An Undiscovered Gem: The Public Liberal Arts College

Some of the most prestigious institutions of higher education in this country are liberal arts colleges. Yet while the education you receive at liberal arts colleges, such as Swarthmore, Amherst, Williams and Pomona, can be incredible, just a teeny tiny percentage of students end up at one.

According to the latest figures from The Chronicle of Higher Education, a mere 3% of college students attend liberal arts school. That’s 527,533 students out of 17.5 million college kids.

A lot of teenager and families don’t consider these schools because they assume they are too exclusive and expensive. There is, however, an obscure, but wonderful alternative: the public liberal arts college.

State liberal arts colleges can be far cheaper and your child doesn’t have to be an Einstein clone to gain admission.

Because public and private liberal arts colleges offer few if any graduate degrees, the faculty is more focused on teaching undergraduates. And here’s another welcome reality: There are often few, if any, graduate students teaching classes. One of the biggest draws at these schools are the professors, who are not as likely to be consumed by research commitments.

Many private liberal arts colleges have less than 2,000 students. Public liberal arts colleges typically have enrollments under 5,000, which is, of course, far less than many state universities. In contrast to students at state universities, undergrads at public liberal arts colleges are more likely to attend smaller classes and develop working relationships with their professors.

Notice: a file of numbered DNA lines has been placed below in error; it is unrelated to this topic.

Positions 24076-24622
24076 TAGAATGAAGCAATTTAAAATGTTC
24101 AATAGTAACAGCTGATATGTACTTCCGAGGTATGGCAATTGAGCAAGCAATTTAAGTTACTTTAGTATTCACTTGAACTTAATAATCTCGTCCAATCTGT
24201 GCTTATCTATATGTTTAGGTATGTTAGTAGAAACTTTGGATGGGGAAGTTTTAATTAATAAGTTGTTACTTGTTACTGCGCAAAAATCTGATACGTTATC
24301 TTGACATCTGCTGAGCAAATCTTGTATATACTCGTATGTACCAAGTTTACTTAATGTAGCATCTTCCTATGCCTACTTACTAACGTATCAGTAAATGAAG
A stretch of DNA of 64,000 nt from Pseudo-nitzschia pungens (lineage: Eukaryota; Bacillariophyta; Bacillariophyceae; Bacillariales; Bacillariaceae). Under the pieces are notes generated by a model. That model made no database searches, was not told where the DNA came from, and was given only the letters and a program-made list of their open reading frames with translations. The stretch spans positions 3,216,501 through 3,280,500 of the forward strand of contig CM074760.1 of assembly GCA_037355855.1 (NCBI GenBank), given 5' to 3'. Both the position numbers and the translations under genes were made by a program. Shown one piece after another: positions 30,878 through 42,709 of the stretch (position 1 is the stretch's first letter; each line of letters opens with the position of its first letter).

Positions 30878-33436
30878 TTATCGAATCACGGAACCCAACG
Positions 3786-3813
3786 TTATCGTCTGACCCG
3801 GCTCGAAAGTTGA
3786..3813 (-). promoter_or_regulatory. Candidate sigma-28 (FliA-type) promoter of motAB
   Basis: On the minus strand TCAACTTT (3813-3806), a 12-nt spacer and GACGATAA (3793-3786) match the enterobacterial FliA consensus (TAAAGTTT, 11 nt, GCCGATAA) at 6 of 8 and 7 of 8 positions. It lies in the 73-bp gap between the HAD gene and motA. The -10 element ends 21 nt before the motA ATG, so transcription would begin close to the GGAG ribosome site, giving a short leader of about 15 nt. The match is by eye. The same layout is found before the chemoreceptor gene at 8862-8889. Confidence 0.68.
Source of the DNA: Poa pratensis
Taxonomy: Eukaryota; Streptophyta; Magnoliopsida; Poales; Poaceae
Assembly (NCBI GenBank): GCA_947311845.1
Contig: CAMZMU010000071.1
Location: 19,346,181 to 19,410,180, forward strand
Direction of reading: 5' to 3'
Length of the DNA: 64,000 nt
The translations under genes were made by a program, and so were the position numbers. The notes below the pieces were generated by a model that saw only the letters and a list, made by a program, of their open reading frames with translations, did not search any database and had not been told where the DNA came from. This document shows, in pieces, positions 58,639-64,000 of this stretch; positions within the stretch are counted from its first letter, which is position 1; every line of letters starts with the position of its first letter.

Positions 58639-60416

State liberal arts outposts are less well known. For instance, while most people have heard of Rutgers, which is the state university in New Jersey, few outside of the Garden State know about The College of New Jersey, which has been called a “budget Ivy.” The College of New Jersey, which possesses a higher four-year graduation rate than UCLA (66% vs. 59%), attracts students with impressive academic records and standardized test scores that you routinely see at selective private schools.

The test scores are also noticeably higher at Truman State University in Kirksville, Mo, which is the state’s only public liberal arts college, compared to the University of Missouri in Columbia, which is the state’s flagship institution. Truman’s focus has also been to become a public Ivy through quality teaching and challenging academics.

Some public liberal arts schools can be tough to get into. The College of New Jersey, for instance, turns away 56% of its applicants. Another gem, St. Mary’s College of Maryland in St. Mary’s, MD (a public school despite it’s name), rejects 44% of its applicants.

Plenty of these schools, however, don’t erect high barriers. Southern Oregon University in picturesque Ashland, OR, which is known for its Shakespeare studies and theatre, accepts 93% of its applicants. Among the many schools with high acceptance rates are Humboldt State University in Arcata, CA (80%) and the University of Minnesota, Morris (80%).

To get a list of public liberal arts schools across the country, visit the website of the Council of Public Liberal Arts Colleges.

You’ll learn more about public and private liberal arts colleges in my book, The College Solution.

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